The volumes are half bound in red morocco and black cloth. Volume 3 contains an index of the most remarkable characters in the poem. The language is noticeably different to Carson’s and features of the printing are evident in the catchwords at the foot of the page alerting the binder to which page is next.

Alongside Boyd’s translation is a mid-19th century Italian edition. This is Giannini’s Commento di Francesco da Buti sopra La divina comedia di Dante AllighieriGiannini provides a commentary canto by canto. The volumes are half bound in leather with gold tooled (QCC) crest on spine and marbled boards. There is a (QCC) bookplate on the front endpapers and a (QCC) stamp on the title page.

Both Boyd’s translation and Giannini’s volume show the first lines to Dante Alighieri’s Inferno.

Canto XXXII: Lines 124 – Lines 129 and Canto XXXIV: Lines 25 – 31

Canto XXXII: Lines 124 – Lines 129
and Canto XXXIV: Lines 25 – 31. Mandelbaum, Allen, trans. The divine comedy of Dante Alighieri.

The last volume in the exhibition shows illustrations for specific lines of Canto XXXII and Canto XXXIV which are given in the figure to the left. Barry Moser, the well-known printmaker produced 90 pen and wash drawings to accompany the work in Mandelbaum’s volume. Allen Mandelbaum was one of the premier translators of Italian and classical poetry. Mandelbaum also translated Virgil’s The Aenid, Homer’s Odyssey and Ovid’s Metamorphoses.

Listen to Liam Ó Broin & Daragh O’Connell give an introduction to the exhibition

Acknowledgements

Bust of Dante. On loan from Dr. Daragh O’Connell.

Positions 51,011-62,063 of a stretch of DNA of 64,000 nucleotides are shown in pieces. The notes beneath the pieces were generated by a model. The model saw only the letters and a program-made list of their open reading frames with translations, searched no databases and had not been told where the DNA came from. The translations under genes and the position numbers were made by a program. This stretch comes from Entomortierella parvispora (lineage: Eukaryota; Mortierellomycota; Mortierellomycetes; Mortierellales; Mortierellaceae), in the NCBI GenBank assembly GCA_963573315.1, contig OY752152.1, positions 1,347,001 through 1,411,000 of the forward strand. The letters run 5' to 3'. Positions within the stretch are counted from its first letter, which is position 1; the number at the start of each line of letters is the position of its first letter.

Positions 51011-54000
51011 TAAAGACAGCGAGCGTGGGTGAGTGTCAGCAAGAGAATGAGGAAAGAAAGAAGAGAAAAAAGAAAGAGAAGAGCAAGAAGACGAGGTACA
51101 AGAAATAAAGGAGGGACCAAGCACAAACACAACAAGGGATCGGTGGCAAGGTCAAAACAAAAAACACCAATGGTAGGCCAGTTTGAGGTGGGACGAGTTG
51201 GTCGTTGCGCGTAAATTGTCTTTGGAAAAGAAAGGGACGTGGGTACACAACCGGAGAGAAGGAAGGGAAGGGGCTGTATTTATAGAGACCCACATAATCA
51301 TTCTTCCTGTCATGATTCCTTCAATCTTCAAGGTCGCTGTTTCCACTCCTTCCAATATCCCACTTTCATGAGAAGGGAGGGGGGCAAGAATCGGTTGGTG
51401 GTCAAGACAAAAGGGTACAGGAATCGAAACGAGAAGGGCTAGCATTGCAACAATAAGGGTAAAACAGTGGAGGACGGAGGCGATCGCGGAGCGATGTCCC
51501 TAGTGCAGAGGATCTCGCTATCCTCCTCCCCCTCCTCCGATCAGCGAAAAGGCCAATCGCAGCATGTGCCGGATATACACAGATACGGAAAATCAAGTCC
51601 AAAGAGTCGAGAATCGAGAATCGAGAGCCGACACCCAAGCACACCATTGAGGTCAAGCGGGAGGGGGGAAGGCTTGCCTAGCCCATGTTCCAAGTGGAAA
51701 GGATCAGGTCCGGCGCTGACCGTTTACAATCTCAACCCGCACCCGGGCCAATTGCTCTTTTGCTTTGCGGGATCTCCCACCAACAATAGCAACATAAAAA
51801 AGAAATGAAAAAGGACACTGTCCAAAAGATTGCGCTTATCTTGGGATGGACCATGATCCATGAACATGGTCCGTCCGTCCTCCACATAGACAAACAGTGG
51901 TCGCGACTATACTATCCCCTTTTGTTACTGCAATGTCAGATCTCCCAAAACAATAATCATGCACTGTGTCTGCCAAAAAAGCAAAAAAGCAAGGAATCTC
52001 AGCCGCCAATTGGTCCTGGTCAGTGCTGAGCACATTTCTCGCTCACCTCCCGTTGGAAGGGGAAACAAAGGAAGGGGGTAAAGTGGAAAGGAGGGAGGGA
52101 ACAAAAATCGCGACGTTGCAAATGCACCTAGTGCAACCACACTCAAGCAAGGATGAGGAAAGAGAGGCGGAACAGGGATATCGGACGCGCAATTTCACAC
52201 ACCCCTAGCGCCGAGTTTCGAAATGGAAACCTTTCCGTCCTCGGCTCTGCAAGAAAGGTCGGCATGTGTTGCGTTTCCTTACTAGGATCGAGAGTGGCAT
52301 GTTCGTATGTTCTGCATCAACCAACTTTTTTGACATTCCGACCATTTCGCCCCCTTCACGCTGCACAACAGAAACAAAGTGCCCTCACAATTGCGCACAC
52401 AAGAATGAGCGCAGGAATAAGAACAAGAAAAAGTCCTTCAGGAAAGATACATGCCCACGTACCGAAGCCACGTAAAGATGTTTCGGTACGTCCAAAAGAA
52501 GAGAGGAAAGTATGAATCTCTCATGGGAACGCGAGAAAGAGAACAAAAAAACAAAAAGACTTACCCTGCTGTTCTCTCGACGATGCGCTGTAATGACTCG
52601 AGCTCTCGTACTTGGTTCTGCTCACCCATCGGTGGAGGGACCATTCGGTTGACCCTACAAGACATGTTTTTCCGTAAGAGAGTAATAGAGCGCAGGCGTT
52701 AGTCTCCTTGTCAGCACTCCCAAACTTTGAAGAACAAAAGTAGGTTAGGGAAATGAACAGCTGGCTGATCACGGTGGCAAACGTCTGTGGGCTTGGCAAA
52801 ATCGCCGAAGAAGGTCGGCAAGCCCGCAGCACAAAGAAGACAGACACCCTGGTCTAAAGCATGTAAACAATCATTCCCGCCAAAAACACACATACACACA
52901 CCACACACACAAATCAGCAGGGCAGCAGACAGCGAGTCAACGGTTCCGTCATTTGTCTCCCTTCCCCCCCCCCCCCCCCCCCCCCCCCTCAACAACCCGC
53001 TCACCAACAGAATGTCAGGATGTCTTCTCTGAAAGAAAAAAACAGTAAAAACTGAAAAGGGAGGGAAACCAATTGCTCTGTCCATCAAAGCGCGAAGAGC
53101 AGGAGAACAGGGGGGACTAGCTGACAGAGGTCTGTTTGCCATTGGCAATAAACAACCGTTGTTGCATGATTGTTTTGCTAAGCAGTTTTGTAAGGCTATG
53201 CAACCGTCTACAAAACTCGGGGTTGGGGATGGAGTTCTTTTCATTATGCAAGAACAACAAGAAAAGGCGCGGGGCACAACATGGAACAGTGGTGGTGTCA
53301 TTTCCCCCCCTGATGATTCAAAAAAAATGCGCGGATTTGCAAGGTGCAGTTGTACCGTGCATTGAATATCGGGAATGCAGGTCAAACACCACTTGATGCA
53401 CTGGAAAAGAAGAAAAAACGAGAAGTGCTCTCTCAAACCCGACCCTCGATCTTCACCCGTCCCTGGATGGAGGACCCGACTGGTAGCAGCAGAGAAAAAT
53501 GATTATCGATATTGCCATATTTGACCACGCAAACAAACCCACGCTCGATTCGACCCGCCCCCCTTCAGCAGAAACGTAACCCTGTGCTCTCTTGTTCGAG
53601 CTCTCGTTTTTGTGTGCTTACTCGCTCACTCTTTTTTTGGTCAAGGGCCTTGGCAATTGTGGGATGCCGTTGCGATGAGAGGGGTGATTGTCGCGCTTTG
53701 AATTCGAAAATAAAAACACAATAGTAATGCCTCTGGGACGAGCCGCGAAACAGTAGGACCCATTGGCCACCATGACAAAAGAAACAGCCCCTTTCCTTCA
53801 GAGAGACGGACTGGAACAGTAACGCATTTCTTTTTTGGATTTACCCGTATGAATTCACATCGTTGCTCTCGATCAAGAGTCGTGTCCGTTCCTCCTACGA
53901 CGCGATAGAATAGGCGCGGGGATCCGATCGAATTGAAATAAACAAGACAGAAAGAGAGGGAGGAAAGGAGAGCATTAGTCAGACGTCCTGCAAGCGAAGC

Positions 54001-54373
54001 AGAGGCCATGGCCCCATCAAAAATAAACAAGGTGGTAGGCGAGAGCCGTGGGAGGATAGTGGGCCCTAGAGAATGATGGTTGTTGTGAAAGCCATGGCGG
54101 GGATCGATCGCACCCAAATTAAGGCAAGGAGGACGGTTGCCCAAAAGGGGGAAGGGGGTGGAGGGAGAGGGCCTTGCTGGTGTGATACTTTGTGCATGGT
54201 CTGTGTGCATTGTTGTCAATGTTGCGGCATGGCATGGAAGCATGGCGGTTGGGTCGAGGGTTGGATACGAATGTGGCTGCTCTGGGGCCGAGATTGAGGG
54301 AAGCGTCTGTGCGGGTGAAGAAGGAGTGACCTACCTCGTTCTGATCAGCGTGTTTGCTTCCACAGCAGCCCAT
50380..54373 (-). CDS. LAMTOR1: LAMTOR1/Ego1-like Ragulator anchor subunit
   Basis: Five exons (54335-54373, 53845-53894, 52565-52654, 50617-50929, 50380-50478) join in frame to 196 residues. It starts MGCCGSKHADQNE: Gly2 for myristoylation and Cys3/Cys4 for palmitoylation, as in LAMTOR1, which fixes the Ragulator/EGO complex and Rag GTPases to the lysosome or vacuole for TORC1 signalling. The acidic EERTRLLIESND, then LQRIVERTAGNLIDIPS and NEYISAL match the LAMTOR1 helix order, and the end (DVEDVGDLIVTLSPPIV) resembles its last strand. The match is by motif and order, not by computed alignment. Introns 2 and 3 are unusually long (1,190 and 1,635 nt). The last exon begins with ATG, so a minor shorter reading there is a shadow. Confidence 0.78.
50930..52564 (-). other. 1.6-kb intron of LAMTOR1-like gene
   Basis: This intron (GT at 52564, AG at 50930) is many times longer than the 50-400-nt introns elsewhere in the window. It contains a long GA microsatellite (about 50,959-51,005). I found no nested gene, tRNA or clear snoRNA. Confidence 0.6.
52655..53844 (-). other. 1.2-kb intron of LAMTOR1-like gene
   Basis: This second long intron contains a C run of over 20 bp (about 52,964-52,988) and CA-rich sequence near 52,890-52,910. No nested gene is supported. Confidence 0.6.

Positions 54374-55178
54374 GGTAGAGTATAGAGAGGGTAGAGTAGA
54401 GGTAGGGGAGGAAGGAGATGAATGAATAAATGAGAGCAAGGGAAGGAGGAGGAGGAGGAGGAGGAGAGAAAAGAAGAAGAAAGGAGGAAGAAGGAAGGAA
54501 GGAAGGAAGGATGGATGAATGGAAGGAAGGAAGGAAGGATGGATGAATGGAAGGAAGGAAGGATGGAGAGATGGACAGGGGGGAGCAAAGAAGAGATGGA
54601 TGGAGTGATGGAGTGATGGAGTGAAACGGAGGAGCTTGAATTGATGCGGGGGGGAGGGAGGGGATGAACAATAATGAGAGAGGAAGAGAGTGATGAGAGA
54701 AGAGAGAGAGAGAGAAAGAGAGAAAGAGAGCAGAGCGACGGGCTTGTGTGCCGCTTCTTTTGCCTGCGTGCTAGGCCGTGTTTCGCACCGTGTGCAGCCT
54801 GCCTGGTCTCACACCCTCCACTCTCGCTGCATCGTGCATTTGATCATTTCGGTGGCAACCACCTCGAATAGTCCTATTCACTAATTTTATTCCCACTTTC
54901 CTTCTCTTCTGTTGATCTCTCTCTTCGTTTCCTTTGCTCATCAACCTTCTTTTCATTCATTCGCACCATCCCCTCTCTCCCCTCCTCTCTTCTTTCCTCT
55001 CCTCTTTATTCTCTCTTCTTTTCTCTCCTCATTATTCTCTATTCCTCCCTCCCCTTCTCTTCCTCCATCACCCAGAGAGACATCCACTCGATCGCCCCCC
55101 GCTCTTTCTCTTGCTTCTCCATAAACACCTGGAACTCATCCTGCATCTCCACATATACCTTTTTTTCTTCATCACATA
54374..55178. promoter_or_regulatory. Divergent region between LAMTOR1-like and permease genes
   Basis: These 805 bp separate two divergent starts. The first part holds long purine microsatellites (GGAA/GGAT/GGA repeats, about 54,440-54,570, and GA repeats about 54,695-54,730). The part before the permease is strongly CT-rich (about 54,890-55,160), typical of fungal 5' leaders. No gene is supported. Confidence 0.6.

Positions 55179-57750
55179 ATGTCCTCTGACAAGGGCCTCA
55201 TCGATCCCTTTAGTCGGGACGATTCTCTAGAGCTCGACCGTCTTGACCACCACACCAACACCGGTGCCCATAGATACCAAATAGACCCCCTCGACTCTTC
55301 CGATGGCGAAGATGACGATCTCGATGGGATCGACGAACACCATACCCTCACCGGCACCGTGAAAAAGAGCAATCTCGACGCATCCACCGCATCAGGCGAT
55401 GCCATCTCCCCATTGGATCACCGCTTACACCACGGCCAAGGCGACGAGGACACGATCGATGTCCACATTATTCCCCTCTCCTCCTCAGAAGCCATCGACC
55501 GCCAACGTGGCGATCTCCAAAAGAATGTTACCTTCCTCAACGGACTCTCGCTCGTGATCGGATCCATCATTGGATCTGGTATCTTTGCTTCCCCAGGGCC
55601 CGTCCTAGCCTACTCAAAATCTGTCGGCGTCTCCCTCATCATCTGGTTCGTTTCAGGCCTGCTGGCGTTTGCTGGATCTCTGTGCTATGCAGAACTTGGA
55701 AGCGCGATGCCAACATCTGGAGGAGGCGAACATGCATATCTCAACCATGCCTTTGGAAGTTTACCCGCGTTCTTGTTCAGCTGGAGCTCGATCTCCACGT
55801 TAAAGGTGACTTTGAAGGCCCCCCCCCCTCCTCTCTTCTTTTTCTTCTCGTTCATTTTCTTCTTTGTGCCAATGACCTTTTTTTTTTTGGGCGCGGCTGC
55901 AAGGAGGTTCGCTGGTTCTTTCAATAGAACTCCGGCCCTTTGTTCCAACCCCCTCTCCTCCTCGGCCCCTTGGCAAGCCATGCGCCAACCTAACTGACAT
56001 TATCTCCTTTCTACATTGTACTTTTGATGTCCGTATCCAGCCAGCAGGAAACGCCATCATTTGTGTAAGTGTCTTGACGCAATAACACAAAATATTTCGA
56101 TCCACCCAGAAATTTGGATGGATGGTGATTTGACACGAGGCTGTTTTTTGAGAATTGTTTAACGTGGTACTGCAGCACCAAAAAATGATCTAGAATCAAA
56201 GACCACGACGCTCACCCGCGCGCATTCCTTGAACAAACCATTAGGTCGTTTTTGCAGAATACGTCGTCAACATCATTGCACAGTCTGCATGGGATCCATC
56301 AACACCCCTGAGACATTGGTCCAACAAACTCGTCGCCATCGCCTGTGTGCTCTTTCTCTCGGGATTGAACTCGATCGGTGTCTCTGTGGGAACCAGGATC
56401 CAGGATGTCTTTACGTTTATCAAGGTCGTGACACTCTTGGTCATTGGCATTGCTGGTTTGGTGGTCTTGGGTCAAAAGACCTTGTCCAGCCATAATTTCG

Dante meeting Beatrice at the bridge in Florence. On loan from Prof. Catherine O’Brien, formerly of UCC.

Free standing plaque, a lauro dantesco. On loan from Prof. Catherine O’Brien, formerly of UCC.

Scartazinni, G.A., comment. La Divina commedia di Dante Alighieri. Milano: Hoepli, 1896. On loan from Prof. Catherine O’Brien, formerly of UCC.

Dante Alighieri, and Ciarán Carson. The Inferno of Dante Alighieri: A New Translation. London: Granta, 2002. On loan from Crónán Ó Doibhlin.

References

Alinari, Vittorio, a cura. La Divina commedia: novamente illustrata da artisti italiani. Firenze: Fratelli Alinari, 1902-03.

Boyd, Henry, trans. & illus. The Divina Commedia of Dante Alighieri: Consisting of the Inferno — Purgatorio — and Paradiso. London: T. Cadell jun. and W. Davies, 1802.

Cali, Pietro. Allegory and Vision in Dante and Langland. Cork: Cork U.P., 1971.

Dante Alighieri and Pádraig De Brún, trans. Coiméide dhiaga Dante: Leabhar I. Baile Átha Cliath [Dublin]: Mac An Ghoill, 1963.

Dante’s Inferno: Liam Ó Broin & Daragh O’Connell introduce Dante’s Inferno. http://www.youtube.com/watch?v=xW00R8Xtric

Giannini, Crescentino, a cura. Commento di Francesco da Buti sopra La divina comedia di Dante Allighieri. Pisa: Pei Fratelli Nistri, 1858.

Mandelbaum, Allen, trans. The divine comedy of Dante Alighieri. A verse translation with introduction and commentary by Mandelbaum; drawings by Barry Moser. Berkeley: California U.P., 1980.

Matthew, HCG and Brian Harrison, eds. Oxford Dictionary of National Biography: in association with the British Academy : from the earliest times to the year 2000. Oxford; New York: Oxford UP, 2004.

O’Connell, Daragh and Jennifer Petrie, eds. Nature and Art in Dante: Literary and Theological Essays. Dublin: Four Courts P, 2013.